Friday, July 31, 2009

"Social networking" killed productivity

Twitter has become work. Not acceptable for work, i.e. something that is not frowned upon to do at work, but actual work, something you are required to do at work. At least this is the case if you are involved somewhere where the development team is the marketing team, like a startup or an open source project. For the record my involvement in Neo4j qualify to both categories, and Jython is most certainly an open source project, and quite a high profile such as well.

In order to stay on top of things in this situation you easily find yourself with push based twitter notification or at least reading a lot of material on a regular basis. I for example get about 150 to 200 tweets per day from the people I follow. Combine this with the expectation to stay on top of email (yet again yo go for push), and you've got a constant stream of interrupts, and this really kills productivity.

Just the other day I read the Life Offline posts by Aaron Swartz, and found that very much recognize myself in how he describes the problems of the constant online presence. It would be wonderful if I, like he was able to do, could take a long stretch of time away from being connected, but I don't think that is possible, at least not now or in a near future. The problem stands though, I am not being productive. And some things don't get done in time. And this is a problem.

I've tried shifting my email and twitter use to only do processing of these things once per day, but it still takes two hours or more from my day to simply process the incoming stream. By processing I mean:

  • Read all the email and define actions.
  • Read all tweets, open tabs for links that seem interesting, skim those pages and define actions.
  • Read feeds and define actions.

That takes two hours. Then I still have to perform the actions that I have defined. Which could take up to the rest of the day.

I noticed already about twelve years ago how destructive online communities and social networks could be, and how much time they consume. I have thus tried to stay away from them, which is why I don't use my facebook account. But when social networking has become part of work it is much harder to avoid. In the case of Twitter it is also difficult to ignore because of how hugely influential it is. Twitter is the de facto way to find out about new things and interesting articles.

I am starting to believe that perhaps Donald Knuth made a wise decision in not having an email address, but as he points out having an email address is for people who need to be on top of things, and that he does not have an email address because he does not have to be on top of things anymore. I will agree with that, Donald Knuth has contributed a lot to the field of computer science, but he is definitely not on top of things anymore. So how do you cope with both being on top of things while still being productive? Is it possible? I would love to get any insight into the secrets that I am obviously unaware of.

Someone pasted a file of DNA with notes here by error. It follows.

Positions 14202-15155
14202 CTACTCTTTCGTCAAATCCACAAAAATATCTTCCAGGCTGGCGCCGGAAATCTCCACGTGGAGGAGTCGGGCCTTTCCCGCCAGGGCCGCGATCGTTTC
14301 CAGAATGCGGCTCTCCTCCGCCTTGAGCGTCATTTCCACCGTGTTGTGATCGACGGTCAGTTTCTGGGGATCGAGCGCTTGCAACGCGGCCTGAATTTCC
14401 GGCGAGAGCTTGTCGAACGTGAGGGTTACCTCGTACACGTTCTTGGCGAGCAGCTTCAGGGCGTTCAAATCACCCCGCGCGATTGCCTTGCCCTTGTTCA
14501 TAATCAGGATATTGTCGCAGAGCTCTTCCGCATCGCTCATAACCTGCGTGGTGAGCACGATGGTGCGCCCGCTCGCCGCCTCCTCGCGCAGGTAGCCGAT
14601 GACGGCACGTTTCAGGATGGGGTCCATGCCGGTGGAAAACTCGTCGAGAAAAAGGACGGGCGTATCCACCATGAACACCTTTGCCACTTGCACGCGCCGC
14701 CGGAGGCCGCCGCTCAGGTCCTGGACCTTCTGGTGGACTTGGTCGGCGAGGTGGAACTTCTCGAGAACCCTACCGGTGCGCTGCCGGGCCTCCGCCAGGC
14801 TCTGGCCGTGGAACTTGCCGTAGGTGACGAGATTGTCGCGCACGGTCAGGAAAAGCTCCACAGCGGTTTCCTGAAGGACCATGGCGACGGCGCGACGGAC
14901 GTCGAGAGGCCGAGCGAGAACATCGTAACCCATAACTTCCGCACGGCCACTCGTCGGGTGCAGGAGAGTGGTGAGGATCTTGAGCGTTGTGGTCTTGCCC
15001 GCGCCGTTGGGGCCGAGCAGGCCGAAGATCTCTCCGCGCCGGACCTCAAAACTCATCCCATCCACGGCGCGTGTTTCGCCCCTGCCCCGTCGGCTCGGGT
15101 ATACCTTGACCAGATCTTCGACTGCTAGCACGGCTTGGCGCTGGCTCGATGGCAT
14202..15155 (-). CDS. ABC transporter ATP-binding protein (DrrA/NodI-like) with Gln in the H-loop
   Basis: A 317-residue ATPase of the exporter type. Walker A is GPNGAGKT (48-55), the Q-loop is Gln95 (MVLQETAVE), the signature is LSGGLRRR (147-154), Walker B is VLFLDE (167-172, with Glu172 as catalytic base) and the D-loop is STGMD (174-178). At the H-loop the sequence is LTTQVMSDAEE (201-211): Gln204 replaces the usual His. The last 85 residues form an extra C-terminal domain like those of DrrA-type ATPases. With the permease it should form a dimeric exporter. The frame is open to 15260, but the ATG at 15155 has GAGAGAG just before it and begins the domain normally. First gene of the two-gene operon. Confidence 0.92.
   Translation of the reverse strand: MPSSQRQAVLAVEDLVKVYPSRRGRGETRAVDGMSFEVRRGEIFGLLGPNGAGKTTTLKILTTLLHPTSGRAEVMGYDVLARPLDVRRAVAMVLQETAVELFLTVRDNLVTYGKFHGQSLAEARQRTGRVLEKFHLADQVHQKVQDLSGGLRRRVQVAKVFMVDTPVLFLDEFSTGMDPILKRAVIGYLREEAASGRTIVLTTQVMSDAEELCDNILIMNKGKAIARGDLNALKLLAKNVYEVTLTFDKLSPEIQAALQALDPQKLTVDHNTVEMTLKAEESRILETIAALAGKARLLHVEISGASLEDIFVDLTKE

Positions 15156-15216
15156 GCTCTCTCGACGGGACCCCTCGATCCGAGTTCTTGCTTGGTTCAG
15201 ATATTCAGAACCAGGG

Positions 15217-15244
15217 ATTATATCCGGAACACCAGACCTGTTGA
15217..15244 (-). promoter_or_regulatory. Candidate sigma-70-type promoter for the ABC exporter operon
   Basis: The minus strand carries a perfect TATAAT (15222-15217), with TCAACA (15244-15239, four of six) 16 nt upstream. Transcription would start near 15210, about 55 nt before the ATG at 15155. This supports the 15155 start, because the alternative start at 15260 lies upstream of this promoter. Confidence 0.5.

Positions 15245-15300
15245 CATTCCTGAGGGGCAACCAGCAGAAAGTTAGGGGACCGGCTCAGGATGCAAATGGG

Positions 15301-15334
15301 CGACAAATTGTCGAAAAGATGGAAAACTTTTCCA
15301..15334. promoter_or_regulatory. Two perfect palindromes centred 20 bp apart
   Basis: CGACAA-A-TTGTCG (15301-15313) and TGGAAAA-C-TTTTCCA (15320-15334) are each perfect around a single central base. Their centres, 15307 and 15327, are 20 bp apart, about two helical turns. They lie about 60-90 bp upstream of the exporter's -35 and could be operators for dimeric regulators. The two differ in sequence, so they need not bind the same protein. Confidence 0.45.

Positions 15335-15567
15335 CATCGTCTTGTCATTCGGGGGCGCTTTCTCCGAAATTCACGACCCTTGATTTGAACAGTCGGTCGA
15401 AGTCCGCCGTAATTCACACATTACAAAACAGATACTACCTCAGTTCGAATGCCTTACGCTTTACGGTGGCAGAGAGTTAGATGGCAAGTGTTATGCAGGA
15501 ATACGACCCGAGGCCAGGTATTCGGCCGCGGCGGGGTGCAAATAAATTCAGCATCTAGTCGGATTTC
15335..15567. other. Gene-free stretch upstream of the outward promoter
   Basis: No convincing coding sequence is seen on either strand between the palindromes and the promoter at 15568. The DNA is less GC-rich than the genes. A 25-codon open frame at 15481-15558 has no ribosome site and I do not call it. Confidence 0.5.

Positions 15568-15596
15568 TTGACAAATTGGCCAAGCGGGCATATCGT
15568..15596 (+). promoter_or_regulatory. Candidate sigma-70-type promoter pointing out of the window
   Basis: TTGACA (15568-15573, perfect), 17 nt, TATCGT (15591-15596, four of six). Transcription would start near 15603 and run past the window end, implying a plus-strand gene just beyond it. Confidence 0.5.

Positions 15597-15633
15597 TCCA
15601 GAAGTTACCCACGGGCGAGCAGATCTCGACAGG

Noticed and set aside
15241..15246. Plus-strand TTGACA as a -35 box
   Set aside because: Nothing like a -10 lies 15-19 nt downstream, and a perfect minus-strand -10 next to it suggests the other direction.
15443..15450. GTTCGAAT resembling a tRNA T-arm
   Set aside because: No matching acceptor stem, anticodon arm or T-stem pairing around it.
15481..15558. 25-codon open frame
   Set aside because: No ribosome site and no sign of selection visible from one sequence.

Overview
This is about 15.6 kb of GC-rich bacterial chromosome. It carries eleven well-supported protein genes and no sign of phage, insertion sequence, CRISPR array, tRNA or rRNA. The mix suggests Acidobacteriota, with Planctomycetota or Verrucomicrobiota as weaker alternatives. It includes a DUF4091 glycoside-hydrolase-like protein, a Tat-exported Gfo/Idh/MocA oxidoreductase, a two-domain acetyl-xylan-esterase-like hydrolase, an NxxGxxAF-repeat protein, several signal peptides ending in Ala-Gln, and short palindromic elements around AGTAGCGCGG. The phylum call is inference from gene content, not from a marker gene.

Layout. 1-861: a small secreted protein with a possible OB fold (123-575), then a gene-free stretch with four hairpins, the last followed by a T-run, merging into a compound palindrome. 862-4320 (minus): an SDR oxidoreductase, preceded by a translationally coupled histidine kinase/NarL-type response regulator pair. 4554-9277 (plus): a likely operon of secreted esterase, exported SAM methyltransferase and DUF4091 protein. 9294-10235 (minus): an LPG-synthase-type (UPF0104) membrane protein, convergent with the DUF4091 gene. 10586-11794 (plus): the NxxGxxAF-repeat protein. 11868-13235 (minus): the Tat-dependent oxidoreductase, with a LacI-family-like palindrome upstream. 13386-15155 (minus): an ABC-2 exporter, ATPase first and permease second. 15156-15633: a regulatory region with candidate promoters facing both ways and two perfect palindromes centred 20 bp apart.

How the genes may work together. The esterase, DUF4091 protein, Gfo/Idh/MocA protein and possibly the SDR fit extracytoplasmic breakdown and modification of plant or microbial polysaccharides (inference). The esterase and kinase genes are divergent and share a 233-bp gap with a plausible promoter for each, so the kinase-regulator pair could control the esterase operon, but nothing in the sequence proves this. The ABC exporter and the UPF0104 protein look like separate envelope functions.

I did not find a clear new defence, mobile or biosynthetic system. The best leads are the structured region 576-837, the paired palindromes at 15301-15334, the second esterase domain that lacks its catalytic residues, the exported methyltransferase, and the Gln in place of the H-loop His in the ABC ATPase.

Michael Foord said...

Hehe - you're doing it wrong. :-)

If you're only getting 15-200 tweets a day you need to follow more people. Twitter is like the gibbering of madmen - there is plenty of gold in there but also plenty of entertaining nonense.

Secondly, why on earth are you reading it *all*. See above about Twitter mainly being gibbering nonsense...

I treat twitter as a river. When I'm at my computer I have a client open and glance at it to see what is flowing currently whenever I get a moment. I very rarely go back and read what I've missed though.

What I do to make sure I don't miss the important stuff is use Tweetdeck which has a multi-columned interface.

One column is the current stream.

Next to it are any messages sent that 'mention' me. I never miss messages to me or about me and I reply to a good proportion of them.

The next column to that is a search for IronPython. Anytime *anyone* tweets about IronPython I see it - whether I follow them or not. You could set up searches for Neo4j and Jython and not miss anything important without having to read *everything* that floats by from the people you follow.

You can do more sophisticated things with Tweetdeck, like divide people you follow into different groups and put each group into a separate column. This might make it easier to follow indidivuals who you really don't want to miss anything they say (like me for example). :-) I haven't bothered with this though.

rawwell said...

There is no doubt that Twitter is too influential to ignore.
I second Michael's advice; dividing people into groups is a very powerful feature of twitter clients like Tweetdeck.

But digging deeper into the issue, we are all facing the inherent issue of "information overload"
I sometimes find it tiresome to keep up with my friendfeed account, though it is a great way to integrate news sources scattered over the web.

Your post reminded me of Clay Shirky's quote:
"Problem is filter failure, not info overload"

I do hope he is right.

Tobias said...

Thanks for the suggestions guys, I've switched to TweetDeck and set up some nice grouping filters. This has greatly reduced the signal to noise ratio while allowing me to follow more people.

I have not had any nightmares about social media in a few days now, so things are getting better, but I am not satisfied with my information flow yet.

ramwell: thanks for that link, I found that presentation very interesting. Changing the way we do filtering is probably a good idea, but I think we might want to change our workflows as well. I think the way we consume information is also a bottleneck in the current system.